Upside-down football, mate

Wednesday afternoon and the sun beats down on a tattered strip of grass surrounded by embattled homes in the centre of KwaMashu township, north of Durban.

Boy-men in excruciatingly tight shorts and sleeveless tops do violent pirouettes in the air — usually because someone else is clobbering them. When not engaged in this homoerotic swirl of physical punishment, they run around, kick what appears to be a rugby ball or pass it as if it were a volleyball.

The congregation of schoolchildren on the sidelines — interest initially petering in the heat — becomes increasingly enthralled as the South African national Australian Rules Football League (AFL) team mounts a late comeback against the Boomerangs, an Australian Aboriginal youth team.

Generally the crowd of about 500 kids appears engaged, cheering the local ”Buffaloes” on with each goal.

But there is, of course, the obligatory group of urchins having a comical (conventional) football kick-about with an Aussie Rules ball on the periphery of the match.

Australian Rules Football and KwaMashu township might, initially, appear as mismatched as thirsty nightclub-prowling footballers and mineral water.

But AFL South Africa’s KwaZulu-Natal provincial development officer, Travis Jackson, doesn’t think so. For him and the AFL, the townships are wells of untapped athletic potential. There are places where youngsters’ enthusiasm for sport is largely ignored by the ruling bodies of South Africa’s ”big three” sporting codes: soccer, cricket and rugby — and by government departments like education and sport.

There is little or no sport coaching, infrastructure or equipment provided by the government or the ”big three” here in E Section.

Silemela Primary School pupil Promise Mthethwa (13) is a participant in the AFL’s KwaMashu Footy Wild development project and shyly nods that she enjoys playing Aussie Rules: ”I like netball,” she says, ”but we don’t have a ground to play on or a teacher to teach us.”

With South Africa’s population twice as large as Australia’s, Jackson believes this sports void is an opportune one to fill as the AFL plots the expansion of his country’s most popular sport — it would appear the Aussies, tired of beating one other, are looking to develop Aussie Rules in 32 countries, including Papua New Guinea, New Zealand and South Africa.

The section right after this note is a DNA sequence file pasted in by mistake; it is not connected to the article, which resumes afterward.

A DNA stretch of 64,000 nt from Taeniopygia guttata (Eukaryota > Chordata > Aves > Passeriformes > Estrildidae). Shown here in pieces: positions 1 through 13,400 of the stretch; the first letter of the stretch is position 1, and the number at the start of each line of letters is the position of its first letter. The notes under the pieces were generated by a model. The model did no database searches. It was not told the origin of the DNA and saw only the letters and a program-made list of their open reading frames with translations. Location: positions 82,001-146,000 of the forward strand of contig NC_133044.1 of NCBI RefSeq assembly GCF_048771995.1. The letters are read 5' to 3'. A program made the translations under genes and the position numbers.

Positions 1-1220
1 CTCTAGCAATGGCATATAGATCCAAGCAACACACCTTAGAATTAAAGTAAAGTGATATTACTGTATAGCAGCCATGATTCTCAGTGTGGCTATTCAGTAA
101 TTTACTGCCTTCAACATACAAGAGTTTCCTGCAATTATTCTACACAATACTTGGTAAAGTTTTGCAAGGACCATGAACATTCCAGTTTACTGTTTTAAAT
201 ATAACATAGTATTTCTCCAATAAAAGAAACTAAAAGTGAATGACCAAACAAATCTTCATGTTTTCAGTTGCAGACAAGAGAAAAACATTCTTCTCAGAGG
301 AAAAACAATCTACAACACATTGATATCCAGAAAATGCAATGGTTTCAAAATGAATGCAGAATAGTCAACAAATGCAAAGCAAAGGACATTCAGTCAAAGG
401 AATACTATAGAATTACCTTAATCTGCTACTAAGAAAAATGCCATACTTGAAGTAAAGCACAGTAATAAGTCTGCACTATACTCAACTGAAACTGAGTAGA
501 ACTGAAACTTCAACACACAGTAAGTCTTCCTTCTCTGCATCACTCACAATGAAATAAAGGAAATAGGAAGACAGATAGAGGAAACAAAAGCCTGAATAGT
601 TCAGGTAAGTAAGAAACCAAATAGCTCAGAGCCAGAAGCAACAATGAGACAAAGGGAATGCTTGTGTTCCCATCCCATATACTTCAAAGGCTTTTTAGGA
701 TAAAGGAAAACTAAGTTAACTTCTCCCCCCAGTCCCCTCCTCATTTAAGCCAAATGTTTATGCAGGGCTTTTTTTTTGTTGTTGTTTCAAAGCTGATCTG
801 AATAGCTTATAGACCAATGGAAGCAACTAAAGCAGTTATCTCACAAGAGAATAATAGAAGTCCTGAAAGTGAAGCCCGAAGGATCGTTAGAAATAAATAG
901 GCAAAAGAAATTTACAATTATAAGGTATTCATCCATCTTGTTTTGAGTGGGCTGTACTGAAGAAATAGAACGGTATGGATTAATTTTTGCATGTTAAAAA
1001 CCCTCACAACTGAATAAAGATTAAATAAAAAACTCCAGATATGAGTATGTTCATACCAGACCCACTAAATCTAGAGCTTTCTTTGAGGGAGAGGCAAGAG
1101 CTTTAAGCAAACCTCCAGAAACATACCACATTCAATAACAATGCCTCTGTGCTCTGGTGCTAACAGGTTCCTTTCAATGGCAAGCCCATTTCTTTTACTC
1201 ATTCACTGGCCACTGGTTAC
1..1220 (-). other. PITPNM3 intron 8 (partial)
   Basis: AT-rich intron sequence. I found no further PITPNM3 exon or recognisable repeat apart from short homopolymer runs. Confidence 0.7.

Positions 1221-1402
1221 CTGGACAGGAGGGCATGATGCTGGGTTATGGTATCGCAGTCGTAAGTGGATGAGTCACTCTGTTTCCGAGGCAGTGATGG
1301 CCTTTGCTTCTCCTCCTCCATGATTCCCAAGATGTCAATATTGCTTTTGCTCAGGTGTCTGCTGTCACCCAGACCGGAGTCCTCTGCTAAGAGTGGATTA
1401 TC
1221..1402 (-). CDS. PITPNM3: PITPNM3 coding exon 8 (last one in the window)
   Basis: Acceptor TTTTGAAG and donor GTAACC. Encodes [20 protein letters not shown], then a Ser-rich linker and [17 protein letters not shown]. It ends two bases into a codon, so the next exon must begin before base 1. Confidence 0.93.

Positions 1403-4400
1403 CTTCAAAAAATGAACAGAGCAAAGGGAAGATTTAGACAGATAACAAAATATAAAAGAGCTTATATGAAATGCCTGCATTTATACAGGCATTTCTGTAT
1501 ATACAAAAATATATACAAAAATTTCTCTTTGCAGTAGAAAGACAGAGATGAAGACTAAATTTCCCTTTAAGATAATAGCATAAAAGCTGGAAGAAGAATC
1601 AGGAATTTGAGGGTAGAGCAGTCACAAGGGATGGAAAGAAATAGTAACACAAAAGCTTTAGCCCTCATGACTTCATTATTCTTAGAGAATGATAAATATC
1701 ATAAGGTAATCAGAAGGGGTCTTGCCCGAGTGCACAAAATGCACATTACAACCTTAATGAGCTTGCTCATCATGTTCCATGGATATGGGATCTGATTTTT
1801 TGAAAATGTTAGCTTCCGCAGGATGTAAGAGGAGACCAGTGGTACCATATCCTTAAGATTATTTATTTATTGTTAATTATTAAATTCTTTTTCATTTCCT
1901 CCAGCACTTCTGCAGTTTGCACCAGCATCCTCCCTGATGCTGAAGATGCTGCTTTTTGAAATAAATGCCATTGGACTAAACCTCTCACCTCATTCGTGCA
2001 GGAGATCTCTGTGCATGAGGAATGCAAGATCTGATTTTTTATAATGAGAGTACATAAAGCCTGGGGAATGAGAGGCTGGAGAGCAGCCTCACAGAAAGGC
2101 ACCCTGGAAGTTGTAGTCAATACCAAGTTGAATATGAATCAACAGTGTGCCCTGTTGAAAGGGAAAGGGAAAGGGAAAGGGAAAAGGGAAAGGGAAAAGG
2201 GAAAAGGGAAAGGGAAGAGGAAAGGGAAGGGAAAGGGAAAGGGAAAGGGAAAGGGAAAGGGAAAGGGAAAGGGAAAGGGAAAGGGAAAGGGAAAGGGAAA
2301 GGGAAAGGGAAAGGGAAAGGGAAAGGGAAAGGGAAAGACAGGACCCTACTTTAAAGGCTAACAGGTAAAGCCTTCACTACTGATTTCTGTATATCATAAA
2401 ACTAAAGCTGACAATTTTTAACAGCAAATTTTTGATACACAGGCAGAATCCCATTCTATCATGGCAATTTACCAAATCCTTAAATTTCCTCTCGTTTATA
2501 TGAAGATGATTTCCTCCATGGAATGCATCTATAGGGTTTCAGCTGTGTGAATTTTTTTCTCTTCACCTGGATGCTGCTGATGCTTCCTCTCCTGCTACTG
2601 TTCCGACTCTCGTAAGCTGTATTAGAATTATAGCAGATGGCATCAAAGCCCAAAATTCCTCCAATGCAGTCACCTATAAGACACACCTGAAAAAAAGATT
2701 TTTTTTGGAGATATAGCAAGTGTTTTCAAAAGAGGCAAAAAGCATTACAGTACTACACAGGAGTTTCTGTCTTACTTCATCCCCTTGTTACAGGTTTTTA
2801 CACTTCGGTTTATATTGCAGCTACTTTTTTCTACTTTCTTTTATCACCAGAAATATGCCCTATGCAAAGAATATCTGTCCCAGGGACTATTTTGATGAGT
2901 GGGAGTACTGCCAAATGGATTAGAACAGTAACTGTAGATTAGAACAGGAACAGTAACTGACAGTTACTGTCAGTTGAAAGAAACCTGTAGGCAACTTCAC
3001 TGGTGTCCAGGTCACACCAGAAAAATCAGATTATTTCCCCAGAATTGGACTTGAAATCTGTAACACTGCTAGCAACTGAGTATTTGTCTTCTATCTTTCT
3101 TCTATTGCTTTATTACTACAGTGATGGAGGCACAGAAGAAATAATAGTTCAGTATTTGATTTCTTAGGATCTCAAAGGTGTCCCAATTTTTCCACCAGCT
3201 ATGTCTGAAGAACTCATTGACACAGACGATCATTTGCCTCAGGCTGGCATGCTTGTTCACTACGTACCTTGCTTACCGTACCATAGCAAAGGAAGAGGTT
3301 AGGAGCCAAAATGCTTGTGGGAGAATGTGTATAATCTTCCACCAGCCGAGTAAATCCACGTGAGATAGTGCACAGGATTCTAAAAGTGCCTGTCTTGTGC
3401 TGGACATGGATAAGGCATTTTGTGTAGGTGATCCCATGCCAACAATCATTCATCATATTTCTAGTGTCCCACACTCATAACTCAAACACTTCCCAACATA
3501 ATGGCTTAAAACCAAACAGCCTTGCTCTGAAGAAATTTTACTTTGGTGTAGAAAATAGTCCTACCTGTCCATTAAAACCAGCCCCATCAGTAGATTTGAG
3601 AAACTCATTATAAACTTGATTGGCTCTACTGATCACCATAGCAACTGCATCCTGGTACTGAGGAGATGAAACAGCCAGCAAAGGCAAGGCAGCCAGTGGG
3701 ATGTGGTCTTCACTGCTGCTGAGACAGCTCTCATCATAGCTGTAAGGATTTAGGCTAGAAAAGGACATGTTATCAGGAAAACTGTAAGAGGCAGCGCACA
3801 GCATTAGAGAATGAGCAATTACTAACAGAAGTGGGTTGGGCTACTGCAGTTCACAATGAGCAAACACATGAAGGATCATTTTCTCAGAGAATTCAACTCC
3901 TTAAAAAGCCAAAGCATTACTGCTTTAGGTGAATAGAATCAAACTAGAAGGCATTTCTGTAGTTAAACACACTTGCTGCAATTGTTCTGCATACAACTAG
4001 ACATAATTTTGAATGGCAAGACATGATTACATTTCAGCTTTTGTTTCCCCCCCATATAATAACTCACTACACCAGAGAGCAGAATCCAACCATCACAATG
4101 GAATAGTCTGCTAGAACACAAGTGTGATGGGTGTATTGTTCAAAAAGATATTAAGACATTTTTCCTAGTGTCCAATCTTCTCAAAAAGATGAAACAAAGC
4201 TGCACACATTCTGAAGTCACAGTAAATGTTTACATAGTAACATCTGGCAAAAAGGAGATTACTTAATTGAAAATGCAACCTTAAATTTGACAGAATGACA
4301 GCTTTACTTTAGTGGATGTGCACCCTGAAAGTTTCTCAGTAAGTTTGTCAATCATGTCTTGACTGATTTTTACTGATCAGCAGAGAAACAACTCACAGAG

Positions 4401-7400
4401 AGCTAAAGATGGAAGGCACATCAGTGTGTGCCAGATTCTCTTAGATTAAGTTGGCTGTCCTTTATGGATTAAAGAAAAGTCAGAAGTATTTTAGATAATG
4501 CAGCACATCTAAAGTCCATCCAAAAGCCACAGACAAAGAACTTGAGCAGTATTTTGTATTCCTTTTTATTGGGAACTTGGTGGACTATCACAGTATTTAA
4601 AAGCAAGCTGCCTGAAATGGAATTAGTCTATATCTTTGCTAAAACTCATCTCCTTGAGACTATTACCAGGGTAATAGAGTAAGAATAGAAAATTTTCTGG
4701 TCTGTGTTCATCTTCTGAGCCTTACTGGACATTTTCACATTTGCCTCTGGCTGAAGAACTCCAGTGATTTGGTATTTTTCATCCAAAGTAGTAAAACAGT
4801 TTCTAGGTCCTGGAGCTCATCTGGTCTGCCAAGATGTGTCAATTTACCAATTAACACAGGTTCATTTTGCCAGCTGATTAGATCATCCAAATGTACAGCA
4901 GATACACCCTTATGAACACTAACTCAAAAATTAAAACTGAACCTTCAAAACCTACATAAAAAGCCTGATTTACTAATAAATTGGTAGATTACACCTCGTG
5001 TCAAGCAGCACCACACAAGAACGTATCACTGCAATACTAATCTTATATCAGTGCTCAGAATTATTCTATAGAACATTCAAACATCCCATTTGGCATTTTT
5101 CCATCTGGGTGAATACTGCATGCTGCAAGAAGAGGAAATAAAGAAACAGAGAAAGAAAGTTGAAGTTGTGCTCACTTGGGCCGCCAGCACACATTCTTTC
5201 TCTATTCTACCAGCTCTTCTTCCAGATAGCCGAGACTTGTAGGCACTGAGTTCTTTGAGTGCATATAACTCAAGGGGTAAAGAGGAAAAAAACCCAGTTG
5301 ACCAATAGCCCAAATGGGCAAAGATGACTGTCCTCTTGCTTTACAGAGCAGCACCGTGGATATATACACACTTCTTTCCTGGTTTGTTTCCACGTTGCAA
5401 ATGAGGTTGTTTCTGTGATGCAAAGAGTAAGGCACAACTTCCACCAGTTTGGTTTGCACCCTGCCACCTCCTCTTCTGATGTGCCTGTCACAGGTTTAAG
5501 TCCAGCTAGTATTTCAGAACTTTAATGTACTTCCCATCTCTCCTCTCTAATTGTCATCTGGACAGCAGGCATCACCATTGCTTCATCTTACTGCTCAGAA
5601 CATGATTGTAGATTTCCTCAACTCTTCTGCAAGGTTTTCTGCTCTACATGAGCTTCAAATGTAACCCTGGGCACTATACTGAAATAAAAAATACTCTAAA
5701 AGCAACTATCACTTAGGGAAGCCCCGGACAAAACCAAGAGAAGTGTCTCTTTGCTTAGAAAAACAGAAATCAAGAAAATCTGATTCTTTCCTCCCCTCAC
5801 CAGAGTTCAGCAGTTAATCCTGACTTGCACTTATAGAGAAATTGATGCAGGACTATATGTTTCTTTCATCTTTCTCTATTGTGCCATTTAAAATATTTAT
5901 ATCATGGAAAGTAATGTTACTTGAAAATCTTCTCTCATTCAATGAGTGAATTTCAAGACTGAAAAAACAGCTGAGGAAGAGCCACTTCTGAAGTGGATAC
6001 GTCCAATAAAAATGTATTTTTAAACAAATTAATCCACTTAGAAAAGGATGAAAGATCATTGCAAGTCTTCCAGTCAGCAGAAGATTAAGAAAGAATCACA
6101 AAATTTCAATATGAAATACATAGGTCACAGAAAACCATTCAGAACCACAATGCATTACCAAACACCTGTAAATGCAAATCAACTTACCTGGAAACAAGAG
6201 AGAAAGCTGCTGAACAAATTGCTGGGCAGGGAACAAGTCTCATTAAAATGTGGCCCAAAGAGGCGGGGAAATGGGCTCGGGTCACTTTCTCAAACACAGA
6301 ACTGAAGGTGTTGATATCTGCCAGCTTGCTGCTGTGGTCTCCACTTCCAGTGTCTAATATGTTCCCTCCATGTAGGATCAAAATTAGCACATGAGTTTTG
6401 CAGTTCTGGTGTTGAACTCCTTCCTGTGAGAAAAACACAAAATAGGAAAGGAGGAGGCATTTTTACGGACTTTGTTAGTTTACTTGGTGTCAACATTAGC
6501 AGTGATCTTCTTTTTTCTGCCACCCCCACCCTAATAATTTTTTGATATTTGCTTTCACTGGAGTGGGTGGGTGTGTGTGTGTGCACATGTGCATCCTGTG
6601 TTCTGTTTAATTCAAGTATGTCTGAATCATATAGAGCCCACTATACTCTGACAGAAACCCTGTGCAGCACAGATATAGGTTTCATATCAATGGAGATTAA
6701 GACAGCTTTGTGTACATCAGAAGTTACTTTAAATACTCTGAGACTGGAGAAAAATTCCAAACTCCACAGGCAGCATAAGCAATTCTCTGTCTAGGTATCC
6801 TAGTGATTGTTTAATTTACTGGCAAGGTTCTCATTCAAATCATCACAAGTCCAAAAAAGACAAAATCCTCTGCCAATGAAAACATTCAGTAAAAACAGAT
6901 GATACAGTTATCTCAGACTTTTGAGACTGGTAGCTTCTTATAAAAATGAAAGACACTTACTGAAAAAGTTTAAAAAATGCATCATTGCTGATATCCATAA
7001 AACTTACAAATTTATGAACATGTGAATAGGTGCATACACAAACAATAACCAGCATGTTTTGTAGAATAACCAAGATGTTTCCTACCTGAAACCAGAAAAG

”Our vision is to have a professional league in South Africa in five to six years’ time; the kids here in KwaMashu lack everything in terms of resources and support, but have everything when it comes to talent and enthusiasm,” says Jackson.

The AFL development drive in South Africa has been rebranded as the Footy Wild project and in KwaMashu, since August last year, Aus$400 000 (R2,8-million) has been poured into getting children from eight primary schools and two high schools to play the sport.

Jackson says Aussies Rules isn’t new in the country. The sport was first played in South Africa in the late 1800s when Australian soldiers served under the British during the Anglo-Boer War. In 1996 soldiers from the Australian Defence Force reintroduced the game in the North West province, with a development officer from the AFL appointed there in 2001.

In 2003 AFL South Africa was set up as a development body with funding from AusAid, Australian Volunteers International and the North West Academy of Sport. The focus was on the North West, but clubs were recently created in Gauteng and the KwaZulu-Natal project is an extension of this development drive.

According to an AFL International census there were 3 000 seniors, 800 juniors and 4 000 Footy Wild participants playing the sport in South Africa by the end of last year.

”It’s been an enormous success in the North West. I started playing it there 11 years ago and now we have 17 teams — one in each of the major towns — and thousands of kids are playing it,” says South African national captain Benjamin Motuba after the match, which the Boomerangs won 76-57.

Motuba, who participated in a six-month development programme in southern Australia, works as an Aussie Rules community development officer in Gauteng.

He says Aussie Rules provide a release for many bored and marginalised children in his province, he being one of them: ”The AFL has taken children off the streets and invested in them. That is only a good thing.”

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Niren Tolsi
Niren Tolsi is a freelance journalist whose interests include social justice, citizen mobilisation and state violence, protest, the Constitution and Constitutional Court, football and Test cricket.

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